Our new Skills For All offering, which proposes self-paced introductory and intermediary courses in cybersecurity, networking and data management, will continue to contribute to this success. It lowers the barriers to entry by allowing learners to dip their toes in the water on their own terms before deciding whether to take the plunge.

Jobs in IT can provide an accessible opportunity for people looking to change their lives and launch themselves into a new career. This is even more true for the underprivileged, underrepresented and underserved.

One obvious starting point is addressing the gender gap in tech. Historically, 26 percent of Networking Academy students over the past 25 years have been women. We’ve made strides forward, but we seek more to benefit from the wider perspective and fresh ideas that the strong inclusion brings of women in the IT sector. This flexibility, however, must be accompanied with a clear effort to remain accessible to as many stakeholders as possible. One of the secrets to the success of our program is the long-term collaboration with public-sector education, administrations, and even armed forces. A collaboration that rests on our focus on keeping our program free of charge and vendor agnostic, and on focusing on training learners in the skills required in the industry.

Reaching every sector with the right digital skills

The challenge we face is that the digital transformation in Europe is not exclusively the business of tech and IT. It impacts everything, from the average agricultural cooperative in Romania, Greece, France or Spain that needs to understand the impact that digital transformation can have on farming, to the local administrations needing to better protect the information of their citizens as increasing numbers of services digitize.

Each scenario requires skills-focused learning pathways so that learners can quickly and easily acquire the knowledge they need in a simplified format.

A responsibility to the future

Today, we are at a critical turning of the tide. I look forward to being able to touch down in any European city in 10 years and see the impact of the talent that we’ve nurtured and empowered. Talent that includes more women, minorities, people with disabilities, adult reskillers, school leavers… the list goes on.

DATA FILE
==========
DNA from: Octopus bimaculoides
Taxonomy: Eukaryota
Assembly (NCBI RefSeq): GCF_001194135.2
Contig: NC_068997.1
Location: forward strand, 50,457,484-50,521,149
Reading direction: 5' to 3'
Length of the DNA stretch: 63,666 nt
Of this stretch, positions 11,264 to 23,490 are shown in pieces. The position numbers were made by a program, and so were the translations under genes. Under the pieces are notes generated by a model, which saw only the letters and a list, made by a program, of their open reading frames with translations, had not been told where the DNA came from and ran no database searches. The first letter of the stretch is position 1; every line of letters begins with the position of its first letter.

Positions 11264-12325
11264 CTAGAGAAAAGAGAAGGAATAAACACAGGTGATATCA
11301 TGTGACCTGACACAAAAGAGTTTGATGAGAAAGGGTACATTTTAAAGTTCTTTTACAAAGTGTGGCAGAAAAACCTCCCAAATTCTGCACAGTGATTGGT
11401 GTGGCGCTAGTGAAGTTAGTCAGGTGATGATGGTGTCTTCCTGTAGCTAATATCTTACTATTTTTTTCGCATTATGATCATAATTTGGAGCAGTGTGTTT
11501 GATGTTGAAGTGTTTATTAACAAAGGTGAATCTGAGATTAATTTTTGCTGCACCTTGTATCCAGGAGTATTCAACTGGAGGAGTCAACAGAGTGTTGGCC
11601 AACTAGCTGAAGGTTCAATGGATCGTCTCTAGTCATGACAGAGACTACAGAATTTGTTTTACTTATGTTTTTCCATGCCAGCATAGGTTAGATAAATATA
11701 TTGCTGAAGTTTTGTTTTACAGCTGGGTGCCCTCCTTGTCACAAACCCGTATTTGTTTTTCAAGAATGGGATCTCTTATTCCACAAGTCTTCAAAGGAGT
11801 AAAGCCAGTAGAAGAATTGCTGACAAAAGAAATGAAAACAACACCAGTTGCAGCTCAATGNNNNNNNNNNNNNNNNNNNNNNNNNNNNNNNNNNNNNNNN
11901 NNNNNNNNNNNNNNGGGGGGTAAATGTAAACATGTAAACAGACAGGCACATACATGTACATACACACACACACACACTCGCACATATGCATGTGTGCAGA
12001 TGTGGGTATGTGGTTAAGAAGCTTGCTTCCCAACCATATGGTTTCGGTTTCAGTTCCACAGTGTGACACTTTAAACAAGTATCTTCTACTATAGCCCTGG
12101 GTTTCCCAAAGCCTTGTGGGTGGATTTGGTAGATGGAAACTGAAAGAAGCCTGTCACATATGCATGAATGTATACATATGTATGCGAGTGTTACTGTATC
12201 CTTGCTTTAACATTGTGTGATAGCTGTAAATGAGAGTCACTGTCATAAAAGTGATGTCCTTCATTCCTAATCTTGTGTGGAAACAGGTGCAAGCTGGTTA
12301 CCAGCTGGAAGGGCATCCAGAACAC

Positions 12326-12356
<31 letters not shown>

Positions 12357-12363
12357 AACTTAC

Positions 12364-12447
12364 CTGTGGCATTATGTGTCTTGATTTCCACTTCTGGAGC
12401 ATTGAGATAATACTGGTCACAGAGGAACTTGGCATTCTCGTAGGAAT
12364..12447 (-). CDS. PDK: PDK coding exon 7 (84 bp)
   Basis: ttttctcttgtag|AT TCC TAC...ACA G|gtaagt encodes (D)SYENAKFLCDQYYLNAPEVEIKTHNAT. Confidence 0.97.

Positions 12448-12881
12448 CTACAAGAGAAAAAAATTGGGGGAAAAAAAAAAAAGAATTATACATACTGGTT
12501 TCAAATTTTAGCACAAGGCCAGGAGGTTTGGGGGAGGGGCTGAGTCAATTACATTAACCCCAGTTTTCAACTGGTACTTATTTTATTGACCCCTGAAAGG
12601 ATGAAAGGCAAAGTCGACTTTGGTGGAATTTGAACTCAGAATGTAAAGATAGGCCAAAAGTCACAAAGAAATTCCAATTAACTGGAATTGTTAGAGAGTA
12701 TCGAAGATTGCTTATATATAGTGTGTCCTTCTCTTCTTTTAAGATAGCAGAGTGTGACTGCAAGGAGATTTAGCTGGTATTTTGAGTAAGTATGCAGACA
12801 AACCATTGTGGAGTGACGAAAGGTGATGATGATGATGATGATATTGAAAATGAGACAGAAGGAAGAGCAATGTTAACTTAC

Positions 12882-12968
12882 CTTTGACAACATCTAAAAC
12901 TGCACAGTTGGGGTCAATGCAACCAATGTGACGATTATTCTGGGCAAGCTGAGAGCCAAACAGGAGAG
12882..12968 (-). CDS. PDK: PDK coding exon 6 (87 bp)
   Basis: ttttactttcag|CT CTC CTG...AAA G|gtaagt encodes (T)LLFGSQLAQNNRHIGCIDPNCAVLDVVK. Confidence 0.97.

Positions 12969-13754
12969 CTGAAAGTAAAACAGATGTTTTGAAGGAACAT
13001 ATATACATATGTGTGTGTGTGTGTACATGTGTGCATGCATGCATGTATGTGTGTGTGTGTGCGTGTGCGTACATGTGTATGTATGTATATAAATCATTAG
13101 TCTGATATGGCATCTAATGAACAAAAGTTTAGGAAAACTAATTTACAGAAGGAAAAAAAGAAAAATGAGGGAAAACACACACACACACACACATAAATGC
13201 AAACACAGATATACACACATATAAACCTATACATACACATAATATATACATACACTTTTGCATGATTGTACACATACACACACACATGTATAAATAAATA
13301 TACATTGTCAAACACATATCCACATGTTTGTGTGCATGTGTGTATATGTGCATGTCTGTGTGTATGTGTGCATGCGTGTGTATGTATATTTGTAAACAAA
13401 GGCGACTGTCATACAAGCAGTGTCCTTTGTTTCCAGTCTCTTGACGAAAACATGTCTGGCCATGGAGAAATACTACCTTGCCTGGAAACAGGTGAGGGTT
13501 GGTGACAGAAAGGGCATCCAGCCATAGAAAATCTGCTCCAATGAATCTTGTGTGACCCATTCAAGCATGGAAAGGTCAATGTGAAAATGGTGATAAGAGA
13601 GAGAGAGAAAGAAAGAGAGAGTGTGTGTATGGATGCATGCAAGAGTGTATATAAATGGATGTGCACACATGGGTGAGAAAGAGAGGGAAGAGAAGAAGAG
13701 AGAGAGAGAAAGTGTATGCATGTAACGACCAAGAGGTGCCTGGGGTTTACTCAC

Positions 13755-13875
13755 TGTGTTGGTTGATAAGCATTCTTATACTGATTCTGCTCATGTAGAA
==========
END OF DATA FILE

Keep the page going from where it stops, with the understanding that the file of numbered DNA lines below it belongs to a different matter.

Cisco stands ready to support Europe in its objectives to bring digital skills to more citizens to maximize the opportunity that technology offers, by developing the next generation of talent.

At Cisco, we feel we have a responsibility to make the digital transformation an inclusive one. And I’m incredibly excited to see how our incredible ecosystem of over 11,800 educational institutions and more than 29,000 instructors will strive to deliver on our goal of upskilling 25 million people in the next 10 years.

Cisco stands ready to support Europe in its objectives to bring digital skills to more citizens to maximize the opportunity that technology offers, by developing the next generation of talent who will push the capabilities of technology even further and to give people the skills to engage with technology more securely. Because when people are empowered to craft a more inclusive digital transformation journey, it becomes synonymous with a more prosperous society.


[1] https://technation.io/people-and-skills-report-2022/#key-statistics



Source link

#Building #Europes #future #focusing #skills #degrees

Many women underestimate breast density as a risk factor for breast cancer, study shows | CNN



CNN
— 

Dense breast tissue has been associated with up to a four times higher risk of breast cancer. However, a new study suggests few women view breast density as a significant risk factor.

The study, published in JAMA Network Open, surveyed 1,858 women ages 40 to 76 years from 2019 to 2020 who reported having recently undergone mammography, had no history of breast cancer and had heard of breast density.

Women were asked to compare the risk of breast density to five other breast cancer risk factors: having a first-degree relative with breast cancer, being overweight or obese, drinking more than one alcoholic beverage per day, never having children and having a prior breast biopsy.

“When compared to other known and perhaps more well-known breast cancer risks, women did not perceive breast density as significant of a risk,” said Laura Beidler, an author of the study and researcher at the Dartmouth Institute for Health Policy and Clinical Practice.

For example, the authors report that dense breast tissue is associated with a 1.2 to four times higher risk of breast cancer compared with a two times higher risk associated with having a first-degree relative with breast cancer – but 93% of women said breast density was a lesser risk.